October 31, 2021
Dear St. John Neumann Families and Friends,
Communion – it is a loaded term for us Catholics… Holy Communion is the Eucharist, we also speak of Churches in Full Communion (the Catholic Church isn’t only Roman), and the Communion of Saints. But they are all related. And because they are all related, we have communion with one another.
I recall one time when I was celebrating Mass for the Benedictine Sisters of Perpetual Adoration in Clyde, Missouri (they’re the ones who make our low-gluten hosts) and I had a profound feeling as I began to distribute Holy Communion. Their chapel is stunning – with mosaics and statues of St. Scholastica and St. Benedict and numerous other Benedictine saints. The art is all in the Beuronese style and the chapel is a beautiful Romanesque church like our own. The sisters were singing and as I distributed Holy Communion I had a sense that my mother was there, the she would love these holy (and very funny) women, and that all would be well (Mom had died in 1993 – and she would be 75 years old this very Halloween Sunday).
Now that may not be a lesson on Communion out of the catechism, but I think much of that is there in that brief little moment of mine. Christians gathered in worship and common work, singing God’s praises – and not only the living, but the dead who while awaiting the resurrection still participate in the life of the Church. My mother incidentally had been raised mostly as a Methodist and came into full Communion in her 20s.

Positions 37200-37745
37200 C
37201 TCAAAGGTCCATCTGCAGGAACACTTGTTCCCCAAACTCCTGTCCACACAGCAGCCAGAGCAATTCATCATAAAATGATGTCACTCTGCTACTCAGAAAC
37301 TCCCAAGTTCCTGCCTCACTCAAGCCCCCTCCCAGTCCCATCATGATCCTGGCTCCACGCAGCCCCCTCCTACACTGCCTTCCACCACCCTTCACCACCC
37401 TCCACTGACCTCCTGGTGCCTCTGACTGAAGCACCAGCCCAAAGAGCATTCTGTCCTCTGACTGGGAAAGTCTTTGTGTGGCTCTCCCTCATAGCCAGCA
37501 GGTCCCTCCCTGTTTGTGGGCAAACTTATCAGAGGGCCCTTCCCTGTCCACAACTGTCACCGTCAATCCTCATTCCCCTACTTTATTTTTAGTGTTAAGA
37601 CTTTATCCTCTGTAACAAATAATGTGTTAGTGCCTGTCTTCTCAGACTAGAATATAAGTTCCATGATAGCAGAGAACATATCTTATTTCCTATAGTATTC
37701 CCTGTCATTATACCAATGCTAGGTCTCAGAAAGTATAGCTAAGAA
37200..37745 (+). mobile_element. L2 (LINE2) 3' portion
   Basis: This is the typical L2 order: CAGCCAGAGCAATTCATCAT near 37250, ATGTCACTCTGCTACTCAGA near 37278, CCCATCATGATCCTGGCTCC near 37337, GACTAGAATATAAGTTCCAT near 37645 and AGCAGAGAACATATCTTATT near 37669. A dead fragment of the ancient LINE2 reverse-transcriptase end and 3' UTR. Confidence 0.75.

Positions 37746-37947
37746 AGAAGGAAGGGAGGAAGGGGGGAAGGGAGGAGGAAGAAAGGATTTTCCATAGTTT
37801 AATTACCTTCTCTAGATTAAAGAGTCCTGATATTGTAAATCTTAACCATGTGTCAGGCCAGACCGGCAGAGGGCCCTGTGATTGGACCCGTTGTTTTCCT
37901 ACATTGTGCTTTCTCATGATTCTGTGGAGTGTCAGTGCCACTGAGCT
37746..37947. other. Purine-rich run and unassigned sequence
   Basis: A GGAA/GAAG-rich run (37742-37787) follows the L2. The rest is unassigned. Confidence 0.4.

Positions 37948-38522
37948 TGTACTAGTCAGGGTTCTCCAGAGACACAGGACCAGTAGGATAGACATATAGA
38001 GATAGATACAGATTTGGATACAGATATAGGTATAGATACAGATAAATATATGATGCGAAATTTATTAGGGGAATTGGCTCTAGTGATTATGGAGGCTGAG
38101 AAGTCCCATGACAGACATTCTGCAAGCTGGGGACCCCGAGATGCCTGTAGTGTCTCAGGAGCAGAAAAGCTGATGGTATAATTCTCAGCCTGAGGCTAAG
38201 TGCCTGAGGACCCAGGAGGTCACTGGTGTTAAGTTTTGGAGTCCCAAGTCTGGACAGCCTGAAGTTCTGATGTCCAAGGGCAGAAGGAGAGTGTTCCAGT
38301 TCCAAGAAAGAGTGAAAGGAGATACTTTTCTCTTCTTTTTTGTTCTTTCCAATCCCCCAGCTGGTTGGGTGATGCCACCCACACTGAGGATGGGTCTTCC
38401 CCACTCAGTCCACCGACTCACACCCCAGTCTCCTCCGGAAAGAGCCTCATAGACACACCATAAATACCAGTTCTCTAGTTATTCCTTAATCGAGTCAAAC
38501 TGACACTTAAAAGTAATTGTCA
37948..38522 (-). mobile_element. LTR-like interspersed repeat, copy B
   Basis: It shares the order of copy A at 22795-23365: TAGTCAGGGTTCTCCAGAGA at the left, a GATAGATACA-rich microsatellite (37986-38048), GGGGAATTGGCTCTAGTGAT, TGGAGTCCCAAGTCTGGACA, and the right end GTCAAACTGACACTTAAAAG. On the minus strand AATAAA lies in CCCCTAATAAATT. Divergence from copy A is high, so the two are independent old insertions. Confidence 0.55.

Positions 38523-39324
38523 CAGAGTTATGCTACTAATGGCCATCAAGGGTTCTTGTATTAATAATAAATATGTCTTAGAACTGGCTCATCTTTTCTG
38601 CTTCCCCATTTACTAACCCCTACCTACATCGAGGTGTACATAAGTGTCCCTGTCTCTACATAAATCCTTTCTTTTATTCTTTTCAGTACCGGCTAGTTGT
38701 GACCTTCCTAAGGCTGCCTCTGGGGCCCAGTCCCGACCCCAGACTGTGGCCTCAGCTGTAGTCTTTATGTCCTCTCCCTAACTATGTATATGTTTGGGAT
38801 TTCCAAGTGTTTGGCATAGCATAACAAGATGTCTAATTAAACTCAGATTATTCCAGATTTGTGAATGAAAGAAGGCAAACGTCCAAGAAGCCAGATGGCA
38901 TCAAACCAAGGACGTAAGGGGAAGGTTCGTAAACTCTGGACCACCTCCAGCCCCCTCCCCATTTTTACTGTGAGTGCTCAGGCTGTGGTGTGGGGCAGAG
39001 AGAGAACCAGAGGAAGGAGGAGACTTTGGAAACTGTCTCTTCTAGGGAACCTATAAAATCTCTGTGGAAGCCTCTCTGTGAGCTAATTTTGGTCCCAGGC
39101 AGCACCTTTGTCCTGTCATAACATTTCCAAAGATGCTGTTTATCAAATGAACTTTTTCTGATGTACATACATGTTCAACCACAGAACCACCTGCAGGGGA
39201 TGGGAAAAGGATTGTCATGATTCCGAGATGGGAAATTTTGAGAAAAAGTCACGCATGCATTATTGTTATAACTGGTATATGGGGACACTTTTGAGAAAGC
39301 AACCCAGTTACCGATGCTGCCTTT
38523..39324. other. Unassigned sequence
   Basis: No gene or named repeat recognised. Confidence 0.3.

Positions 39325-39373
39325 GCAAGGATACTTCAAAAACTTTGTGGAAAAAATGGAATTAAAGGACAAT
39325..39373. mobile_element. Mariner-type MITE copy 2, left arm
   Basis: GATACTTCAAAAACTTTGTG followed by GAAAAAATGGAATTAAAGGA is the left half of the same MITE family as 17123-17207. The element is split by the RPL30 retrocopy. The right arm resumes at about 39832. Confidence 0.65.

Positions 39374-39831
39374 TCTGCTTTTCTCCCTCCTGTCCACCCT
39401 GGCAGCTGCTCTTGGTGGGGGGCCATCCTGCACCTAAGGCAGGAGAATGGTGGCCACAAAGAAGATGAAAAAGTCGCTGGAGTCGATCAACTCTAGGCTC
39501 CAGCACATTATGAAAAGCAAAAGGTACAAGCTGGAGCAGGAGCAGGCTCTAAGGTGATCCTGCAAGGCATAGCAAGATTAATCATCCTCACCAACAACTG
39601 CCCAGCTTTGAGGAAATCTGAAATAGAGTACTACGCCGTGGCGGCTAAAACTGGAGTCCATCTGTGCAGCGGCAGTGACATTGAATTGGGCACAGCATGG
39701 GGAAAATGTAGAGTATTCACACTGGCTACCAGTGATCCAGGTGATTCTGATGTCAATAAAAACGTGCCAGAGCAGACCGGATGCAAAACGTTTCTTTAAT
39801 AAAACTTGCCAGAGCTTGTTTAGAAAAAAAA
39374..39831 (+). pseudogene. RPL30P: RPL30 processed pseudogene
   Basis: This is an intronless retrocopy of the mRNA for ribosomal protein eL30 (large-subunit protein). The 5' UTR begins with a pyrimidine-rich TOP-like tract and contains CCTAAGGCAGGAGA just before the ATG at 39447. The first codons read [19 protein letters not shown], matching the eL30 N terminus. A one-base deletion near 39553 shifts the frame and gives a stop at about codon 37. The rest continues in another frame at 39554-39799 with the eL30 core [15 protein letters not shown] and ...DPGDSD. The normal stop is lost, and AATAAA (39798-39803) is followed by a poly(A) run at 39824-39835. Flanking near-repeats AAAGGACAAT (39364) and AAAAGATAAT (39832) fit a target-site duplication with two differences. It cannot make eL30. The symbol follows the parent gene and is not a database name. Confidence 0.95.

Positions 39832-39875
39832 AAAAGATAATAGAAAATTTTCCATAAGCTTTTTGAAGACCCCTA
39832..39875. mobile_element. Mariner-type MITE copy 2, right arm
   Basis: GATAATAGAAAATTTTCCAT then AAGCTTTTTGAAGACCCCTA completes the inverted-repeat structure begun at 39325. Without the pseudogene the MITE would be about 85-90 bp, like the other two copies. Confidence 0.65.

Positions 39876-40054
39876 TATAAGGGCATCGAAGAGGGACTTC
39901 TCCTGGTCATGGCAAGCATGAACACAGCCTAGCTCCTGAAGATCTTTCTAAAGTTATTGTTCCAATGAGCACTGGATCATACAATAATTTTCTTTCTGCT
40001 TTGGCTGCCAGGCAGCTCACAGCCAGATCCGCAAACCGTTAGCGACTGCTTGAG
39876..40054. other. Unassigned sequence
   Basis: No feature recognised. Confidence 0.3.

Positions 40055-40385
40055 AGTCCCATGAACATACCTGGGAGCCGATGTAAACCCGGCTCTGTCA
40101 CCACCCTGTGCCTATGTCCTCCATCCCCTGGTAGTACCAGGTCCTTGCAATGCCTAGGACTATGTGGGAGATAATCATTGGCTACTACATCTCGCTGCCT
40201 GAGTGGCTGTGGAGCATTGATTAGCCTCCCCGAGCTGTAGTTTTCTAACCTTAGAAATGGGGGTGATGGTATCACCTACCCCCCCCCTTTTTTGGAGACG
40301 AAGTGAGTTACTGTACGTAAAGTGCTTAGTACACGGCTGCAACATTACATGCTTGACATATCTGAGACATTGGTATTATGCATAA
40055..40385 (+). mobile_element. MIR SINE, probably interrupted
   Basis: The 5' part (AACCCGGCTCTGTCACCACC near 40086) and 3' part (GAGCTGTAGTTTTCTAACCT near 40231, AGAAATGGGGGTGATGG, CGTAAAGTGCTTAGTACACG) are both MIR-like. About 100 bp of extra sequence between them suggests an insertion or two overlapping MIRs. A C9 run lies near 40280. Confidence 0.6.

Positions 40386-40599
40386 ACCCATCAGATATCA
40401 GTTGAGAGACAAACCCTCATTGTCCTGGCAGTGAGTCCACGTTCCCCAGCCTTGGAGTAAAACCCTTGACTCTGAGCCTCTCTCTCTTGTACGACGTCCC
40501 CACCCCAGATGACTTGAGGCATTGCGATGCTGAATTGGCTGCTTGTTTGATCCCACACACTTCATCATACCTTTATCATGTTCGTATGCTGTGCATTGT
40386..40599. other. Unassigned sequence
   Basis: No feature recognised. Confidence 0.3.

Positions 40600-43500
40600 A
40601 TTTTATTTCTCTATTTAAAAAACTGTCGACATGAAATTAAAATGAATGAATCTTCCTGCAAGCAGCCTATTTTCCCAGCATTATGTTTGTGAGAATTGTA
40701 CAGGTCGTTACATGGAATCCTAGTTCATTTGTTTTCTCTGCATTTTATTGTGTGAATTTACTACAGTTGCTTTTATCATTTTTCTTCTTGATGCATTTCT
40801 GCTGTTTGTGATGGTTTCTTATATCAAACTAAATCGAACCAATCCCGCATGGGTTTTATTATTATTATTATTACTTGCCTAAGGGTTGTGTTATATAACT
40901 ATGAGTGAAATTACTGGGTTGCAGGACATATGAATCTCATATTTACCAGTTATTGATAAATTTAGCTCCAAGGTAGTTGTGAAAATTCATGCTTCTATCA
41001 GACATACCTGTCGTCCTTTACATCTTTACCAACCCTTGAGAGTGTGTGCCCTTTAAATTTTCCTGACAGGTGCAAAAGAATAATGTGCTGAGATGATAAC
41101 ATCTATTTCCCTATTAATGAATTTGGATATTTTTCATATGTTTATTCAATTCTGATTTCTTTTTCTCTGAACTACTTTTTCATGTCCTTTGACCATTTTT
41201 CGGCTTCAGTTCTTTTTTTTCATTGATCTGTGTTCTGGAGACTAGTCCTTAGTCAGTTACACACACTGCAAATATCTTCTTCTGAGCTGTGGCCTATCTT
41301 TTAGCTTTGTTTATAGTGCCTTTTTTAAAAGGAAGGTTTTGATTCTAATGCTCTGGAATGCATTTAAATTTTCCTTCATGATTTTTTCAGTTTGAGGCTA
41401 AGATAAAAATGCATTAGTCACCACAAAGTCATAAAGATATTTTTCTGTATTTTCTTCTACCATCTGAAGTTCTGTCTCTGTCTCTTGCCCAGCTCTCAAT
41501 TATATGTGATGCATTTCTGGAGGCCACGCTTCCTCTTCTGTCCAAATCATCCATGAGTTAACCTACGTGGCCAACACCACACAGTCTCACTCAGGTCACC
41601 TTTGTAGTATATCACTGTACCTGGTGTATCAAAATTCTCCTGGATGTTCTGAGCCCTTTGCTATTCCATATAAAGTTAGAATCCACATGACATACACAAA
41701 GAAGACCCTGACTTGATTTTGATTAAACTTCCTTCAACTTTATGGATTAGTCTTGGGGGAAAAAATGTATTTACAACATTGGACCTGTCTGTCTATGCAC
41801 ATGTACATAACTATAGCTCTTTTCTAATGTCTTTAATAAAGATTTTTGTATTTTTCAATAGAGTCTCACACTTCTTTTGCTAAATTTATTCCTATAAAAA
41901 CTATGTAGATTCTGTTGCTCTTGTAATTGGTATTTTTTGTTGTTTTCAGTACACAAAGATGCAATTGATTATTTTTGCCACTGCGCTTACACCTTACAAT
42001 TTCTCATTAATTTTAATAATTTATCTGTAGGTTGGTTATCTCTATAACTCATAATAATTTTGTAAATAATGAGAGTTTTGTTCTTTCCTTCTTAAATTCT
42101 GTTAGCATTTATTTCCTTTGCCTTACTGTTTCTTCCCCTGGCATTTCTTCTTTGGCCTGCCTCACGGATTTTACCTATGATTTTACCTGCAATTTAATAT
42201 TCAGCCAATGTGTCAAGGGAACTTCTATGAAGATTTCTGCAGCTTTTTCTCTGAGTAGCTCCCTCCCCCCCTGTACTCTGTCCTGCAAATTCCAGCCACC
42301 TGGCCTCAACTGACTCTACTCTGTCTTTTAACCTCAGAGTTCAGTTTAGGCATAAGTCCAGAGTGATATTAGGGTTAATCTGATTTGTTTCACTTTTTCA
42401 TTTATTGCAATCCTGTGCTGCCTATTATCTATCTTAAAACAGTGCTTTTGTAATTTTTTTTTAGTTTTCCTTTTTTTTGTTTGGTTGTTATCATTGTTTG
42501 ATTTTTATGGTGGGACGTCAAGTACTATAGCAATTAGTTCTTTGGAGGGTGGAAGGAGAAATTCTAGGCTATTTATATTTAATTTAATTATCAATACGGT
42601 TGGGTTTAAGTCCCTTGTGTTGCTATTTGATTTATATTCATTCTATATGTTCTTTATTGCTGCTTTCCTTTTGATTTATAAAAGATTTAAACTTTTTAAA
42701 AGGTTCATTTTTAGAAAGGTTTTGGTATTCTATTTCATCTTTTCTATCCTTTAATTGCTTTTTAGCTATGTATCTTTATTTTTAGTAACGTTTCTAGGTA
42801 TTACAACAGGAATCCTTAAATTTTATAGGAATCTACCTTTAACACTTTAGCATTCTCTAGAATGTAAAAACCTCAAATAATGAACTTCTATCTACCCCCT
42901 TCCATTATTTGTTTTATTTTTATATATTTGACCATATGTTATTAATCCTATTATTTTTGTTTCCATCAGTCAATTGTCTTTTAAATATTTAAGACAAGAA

I have given a bit more Viaticum lately – that’s Holy Communion given in preparation for death… via=way, ti=you, cum=with so it is Communion “with you on the way”… This month of November is a time when we customarily remember the dead. We celebrate and venerate All the Saints on November 1st and pray for All Souls in purgatory on November 2nd. But remember and pray for all of our dead and thank God for their lives and pray that He receive them into paradise.
With Holy Communion to nourish us we pray for our loved ones who have passed, and those who are still here, we pray for those whom we do not even know, and we even pray for those who persecute or have wronged us. The grace we receive from Christ in receiving Him knows no bounds – because the Father sent the Son to us so that we might be in His Kingdom and spread it to a hungry and hurting world.